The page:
Spencer considered SOTF in Newtonian terms. Newton’s First Law of Motion goes, “A body at rest will remain at rest, and a body in motion will remain in motion unless it is acted upon by an external force.” Spencer thought of any system in nature, e.g. an organism, a species, ecosystem, planetary, galaxy, etc., similarly as “a system in equilibrium will tend to remain in equilibrium until acted upon by a disrupting external force causing it to adapt or cease to exist.” He termed the state of a system at rest, i.e. in steady-state equilibrium, as a “moving equilibria.” Thus, SOTF to Spencer was more about physics than politics, society or economics. In other words, SOTF is value neutral.
In his autobiography, Spencer questions using SOTF to replace the term “natural selection,”
“Natural selection as ordinarily described, is not comprehended in this universal redistribution. It seems to stand apart as an unrelated process. The search for congruity led first of all to perception of the fact that what Mr. Darwin called ‘natural selection,’ might more literally be called survival of the fittest. But what is survival of the fittest, considered as an outcome of physical actions? The answer presently reached was this:—The changes constituting evolution tend ever towards a state of equilibrium. On the way to absolute equilibrium or rest, there is in many cases established for a time, a moving equilibrium—a system of mutually-dependent parts severally performing actions subserving maintenance of the combination.”Herbert Spencer, An Autobiography Vol. 2 (1904)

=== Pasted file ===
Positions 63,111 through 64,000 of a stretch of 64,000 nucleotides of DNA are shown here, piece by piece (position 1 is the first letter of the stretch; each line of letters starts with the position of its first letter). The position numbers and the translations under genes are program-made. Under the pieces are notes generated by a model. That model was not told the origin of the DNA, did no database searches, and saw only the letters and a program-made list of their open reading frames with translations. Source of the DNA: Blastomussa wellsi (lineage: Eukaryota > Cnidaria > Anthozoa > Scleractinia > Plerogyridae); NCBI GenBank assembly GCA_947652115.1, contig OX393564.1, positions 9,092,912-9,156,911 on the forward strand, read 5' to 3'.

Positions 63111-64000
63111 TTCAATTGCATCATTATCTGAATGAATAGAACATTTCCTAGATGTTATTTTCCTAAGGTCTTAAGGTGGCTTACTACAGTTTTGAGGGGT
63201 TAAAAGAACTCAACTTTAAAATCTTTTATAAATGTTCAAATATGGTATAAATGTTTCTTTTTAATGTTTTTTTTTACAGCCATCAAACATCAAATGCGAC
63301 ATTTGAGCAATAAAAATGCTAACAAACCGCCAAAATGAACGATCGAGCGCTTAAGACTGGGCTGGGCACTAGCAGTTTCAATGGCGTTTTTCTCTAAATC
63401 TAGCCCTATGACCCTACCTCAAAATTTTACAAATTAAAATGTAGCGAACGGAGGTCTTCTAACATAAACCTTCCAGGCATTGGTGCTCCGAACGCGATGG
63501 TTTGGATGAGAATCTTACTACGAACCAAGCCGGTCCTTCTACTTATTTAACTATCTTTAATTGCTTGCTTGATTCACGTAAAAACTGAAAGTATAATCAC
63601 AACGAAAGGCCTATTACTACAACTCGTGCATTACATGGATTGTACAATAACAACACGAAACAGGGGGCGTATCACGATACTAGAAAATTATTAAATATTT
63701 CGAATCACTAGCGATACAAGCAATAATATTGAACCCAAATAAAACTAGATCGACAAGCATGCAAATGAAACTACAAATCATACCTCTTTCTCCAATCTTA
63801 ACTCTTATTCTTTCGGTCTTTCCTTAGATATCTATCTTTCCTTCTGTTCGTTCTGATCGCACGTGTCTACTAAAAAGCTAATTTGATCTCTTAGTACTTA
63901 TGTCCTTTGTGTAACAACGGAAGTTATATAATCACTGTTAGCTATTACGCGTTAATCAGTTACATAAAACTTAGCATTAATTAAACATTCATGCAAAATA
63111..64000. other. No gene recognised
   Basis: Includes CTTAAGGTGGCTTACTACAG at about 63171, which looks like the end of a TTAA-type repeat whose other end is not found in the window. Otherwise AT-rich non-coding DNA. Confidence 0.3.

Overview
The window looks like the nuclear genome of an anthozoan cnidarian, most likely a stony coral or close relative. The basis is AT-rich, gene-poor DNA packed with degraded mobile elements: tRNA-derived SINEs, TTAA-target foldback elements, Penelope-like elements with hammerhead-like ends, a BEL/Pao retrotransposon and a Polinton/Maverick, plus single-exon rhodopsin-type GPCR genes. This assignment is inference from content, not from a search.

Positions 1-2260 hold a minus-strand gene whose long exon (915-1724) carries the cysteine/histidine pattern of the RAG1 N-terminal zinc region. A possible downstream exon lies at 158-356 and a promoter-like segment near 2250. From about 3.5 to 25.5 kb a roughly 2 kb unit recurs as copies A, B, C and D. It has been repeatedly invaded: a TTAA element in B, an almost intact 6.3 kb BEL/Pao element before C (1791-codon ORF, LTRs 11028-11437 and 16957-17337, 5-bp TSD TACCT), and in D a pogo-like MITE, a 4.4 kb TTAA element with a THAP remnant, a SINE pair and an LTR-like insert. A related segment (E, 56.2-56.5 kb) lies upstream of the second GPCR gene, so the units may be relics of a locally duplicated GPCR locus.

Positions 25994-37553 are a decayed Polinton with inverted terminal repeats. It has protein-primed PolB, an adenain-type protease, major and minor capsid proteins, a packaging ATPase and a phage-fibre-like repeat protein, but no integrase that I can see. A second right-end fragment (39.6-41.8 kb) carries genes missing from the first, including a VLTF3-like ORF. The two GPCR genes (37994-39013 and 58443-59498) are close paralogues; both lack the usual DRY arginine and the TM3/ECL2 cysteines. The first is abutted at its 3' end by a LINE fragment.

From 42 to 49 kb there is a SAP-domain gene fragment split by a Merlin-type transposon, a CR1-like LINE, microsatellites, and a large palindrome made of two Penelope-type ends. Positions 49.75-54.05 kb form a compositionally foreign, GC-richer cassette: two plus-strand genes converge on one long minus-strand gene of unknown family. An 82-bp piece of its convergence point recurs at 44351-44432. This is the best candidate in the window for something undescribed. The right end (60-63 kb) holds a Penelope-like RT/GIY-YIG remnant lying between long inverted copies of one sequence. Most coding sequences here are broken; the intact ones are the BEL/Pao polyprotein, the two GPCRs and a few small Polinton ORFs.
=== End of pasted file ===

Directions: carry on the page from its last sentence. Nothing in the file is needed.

Survival of the fittest, the universal principle
Herbert Spencer believed survival of the fittest is the governing principle for all change in nature, organic and inorganic. That through the ever occurring conflict between every system in nature vying to achieve its own state of equilibrium, thus interrupting other systems doing the same, that they either adapt to new imposing conditions or cease to continue. This universal principle applies to species, ecosystems, climate, businesses, the human body, nations, civilizations, solar systems, galaxies–all systems in nature.
The table below contains several popular misconceptions surrounding SOTF from the Wikipedia article (as of 10-Oct-2019). The phrase is well-known but almost universally misunderstood, at least with respect to Spencer’s intended meaning.
|Myth (from Wikipedia)||Truth|